A female Pakistani teacher who died of severe burns last month did not commit suicide as local police had claimed, a fact finding mission says. Maria Sadaqat’s family say she was attacked and set on fire at her home in Murree after turning down a suitor.
Local police arrested four men – but later said the case was a suicide and released the men on bail.
The investigation was “flawed” and the death had been painted “as suicide rather than murder”, the mission said.
Ms Sadaqat, 19, suffered severe burns on 29 May, with local media reporting she had sustained 85% burns.
Ms Sadaqat gave statements to the police in hospital, naming several men as her attackers, before she died on 1 June.
Police initially arrested four men, including the owner of a school where Ms Sadaqat taught not far from the capital Islamabad.
Ms Sadaqat’s family said the attackers had wanted revenge because she had rejected a marriage proposal from the school owner’s son, because he was already married with a child.
However, a police investigation concluded a month later that the victim had taken her own life, leading to the release of the suspects on bail.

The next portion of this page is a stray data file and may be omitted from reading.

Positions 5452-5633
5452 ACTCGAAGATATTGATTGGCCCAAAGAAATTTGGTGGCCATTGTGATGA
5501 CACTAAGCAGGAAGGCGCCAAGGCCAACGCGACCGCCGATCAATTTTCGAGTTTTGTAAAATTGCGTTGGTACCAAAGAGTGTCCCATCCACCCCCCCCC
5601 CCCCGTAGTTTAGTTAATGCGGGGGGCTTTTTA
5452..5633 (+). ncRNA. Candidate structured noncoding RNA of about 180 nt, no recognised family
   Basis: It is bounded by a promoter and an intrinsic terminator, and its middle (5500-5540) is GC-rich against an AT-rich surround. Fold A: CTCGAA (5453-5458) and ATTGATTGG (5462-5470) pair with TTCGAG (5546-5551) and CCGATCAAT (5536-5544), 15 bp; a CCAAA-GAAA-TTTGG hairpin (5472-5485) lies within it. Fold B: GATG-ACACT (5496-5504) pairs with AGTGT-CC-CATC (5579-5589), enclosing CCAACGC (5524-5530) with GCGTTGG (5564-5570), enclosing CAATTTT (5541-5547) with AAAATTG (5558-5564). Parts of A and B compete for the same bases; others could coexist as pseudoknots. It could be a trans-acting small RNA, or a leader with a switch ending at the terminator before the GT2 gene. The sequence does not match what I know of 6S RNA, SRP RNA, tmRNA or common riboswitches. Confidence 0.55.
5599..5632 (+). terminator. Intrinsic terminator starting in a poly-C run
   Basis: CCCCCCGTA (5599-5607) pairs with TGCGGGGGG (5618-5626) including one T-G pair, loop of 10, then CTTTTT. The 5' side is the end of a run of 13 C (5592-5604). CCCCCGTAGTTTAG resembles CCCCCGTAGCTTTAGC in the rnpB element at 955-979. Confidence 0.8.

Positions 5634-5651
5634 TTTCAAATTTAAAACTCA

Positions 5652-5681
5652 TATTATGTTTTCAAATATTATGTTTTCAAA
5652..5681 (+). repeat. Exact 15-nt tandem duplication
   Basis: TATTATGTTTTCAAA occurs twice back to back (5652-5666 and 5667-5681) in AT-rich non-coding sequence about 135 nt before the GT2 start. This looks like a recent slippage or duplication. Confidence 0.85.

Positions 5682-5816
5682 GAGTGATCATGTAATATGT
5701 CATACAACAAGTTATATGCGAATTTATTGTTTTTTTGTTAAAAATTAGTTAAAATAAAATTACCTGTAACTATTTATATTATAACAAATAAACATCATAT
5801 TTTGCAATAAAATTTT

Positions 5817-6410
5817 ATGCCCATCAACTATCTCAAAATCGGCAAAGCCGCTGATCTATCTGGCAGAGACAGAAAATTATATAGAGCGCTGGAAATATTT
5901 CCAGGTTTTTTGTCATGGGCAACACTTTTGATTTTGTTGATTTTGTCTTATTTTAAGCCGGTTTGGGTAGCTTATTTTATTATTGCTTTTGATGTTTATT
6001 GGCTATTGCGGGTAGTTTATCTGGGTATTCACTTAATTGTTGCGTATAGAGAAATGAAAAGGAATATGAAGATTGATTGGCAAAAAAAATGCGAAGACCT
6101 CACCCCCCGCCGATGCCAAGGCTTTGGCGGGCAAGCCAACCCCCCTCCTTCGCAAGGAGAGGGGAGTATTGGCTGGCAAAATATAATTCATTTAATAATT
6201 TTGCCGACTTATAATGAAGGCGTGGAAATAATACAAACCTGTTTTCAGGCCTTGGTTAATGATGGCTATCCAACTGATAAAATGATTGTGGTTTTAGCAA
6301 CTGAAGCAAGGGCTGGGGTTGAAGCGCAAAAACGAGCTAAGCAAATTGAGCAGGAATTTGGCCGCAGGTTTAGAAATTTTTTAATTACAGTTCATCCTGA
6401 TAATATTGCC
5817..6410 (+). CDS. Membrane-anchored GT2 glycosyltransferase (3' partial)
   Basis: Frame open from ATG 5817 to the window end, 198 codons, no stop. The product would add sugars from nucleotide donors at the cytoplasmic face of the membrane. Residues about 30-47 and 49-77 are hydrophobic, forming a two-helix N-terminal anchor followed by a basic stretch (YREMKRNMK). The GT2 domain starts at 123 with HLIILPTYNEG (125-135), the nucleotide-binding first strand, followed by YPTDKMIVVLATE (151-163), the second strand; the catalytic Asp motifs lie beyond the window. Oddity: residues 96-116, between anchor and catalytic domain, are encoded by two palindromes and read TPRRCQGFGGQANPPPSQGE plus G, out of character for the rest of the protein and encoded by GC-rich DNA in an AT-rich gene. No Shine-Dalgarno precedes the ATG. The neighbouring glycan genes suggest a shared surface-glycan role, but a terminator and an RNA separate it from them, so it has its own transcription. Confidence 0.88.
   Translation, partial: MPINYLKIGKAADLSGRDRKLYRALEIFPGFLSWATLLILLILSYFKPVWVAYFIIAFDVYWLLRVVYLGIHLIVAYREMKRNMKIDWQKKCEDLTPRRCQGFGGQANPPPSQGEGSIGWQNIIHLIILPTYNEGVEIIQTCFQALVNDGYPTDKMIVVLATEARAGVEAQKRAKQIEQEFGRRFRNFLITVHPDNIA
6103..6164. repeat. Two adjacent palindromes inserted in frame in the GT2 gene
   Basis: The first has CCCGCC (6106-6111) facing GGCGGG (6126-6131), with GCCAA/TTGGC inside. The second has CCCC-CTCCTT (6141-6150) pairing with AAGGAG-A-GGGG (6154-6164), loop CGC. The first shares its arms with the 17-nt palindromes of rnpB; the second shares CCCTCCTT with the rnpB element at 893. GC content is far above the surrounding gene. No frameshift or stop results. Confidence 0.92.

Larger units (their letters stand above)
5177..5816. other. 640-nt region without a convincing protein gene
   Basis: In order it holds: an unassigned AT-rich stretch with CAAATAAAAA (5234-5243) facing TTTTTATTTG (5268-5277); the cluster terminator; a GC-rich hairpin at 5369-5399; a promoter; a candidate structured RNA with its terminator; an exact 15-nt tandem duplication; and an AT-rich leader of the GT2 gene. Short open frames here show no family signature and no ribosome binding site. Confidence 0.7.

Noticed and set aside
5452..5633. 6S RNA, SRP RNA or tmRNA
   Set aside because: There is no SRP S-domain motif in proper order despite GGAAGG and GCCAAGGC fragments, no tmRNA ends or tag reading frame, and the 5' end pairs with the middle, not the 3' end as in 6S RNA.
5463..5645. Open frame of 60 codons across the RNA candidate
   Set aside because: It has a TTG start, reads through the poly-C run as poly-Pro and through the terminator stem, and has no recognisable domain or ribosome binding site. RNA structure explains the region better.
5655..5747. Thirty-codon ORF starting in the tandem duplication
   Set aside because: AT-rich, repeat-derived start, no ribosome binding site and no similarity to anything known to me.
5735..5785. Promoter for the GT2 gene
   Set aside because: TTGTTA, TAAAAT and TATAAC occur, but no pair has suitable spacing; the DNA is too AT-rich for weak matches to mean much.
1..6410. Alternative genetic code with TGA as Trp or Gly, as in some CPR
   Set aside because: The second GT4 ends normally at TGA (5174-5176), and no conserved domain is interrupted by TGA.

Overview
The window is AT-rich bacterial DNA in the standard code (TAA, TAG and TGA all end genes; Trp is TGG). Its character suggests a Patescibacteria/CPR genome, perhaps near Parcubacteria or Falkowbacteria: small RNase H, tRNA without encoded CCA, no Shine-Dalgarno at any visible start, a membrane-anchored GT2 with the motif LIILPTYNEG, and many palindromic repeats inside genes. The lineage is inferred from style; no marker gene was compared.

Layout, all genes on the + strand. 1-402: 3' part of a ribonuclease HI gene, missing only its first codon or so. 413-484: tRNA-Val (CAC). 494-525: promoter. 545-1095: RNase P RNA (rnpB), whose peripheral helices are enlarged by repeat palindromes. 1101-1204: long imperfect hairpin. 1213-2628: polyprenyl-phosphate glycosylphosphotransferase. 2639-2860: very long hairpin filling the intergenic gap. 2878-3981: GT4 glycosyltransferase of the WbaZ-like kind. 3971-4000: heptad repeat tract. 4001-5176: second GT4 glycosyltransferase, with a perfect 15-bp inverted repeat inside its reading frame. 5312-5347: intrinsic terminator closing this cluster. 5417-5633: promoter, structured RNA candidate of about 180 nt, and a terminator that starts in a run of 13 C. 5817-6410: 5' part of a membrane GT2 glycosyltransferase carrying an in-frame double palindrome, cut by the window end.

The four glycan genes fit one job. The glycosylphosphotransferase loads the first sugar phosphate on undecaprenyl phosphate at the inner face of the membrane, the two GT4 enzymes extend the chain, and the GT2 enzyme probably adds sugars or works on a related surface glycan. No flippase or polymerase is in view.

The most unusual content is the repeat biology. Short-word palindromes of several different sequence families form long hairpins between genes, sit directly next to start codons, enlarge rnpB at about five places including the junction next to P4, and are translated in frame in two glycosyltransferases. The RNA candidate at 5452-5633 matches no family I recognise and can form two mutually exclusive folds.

‘Rising honour killings’
On Wednesday, a committee by the Supreme Court Bar Association said Ms Sadaqat could not have committed suicide and that the nature of her burn injuries suggested she had been attacked.
“Neither Maria’s hands were burnt nor her feet were burnt,” Supreme Court Bar President Ali Zafar told reporters, adding that this matched her statement where she said she had been held to the ground by four men.
The fact finding panel had gathered information from the scene of the attack and interviewed family members, doctors and police.
Its report also suggests that there had been a campaign of “character assassination” against the victim and her family, probably in an effort to silence them.
“The mission strongly feels that flawed investigations encourage crimes against women and this is one of the reasons that honour killings are on the rise,” the report said.
Nearly 1,100 women were killed in so-called honour killings in Pakistan last year, the country’s independent Human Rights Commission says.
Violence against women is common in Pakistan and is often connected to a perceived slight or loss of honour, as is alleged to have occurred in Maria Sadaqat’s case.
Often such violence goes unreported – and most of it takes place within the family.
In many cases – although not in Maria Sadaqat’s – relatives hoping to keep the family name out of the news prefer to make out-of-court settlements.
Punjab province, where the attack on her happened, passed a landmark law in February criminalising all forms of violence against women.
However, more than 30 religious groups, including all the mainstream Islamic political parties, threatened to launch protests if the law was not repealed.
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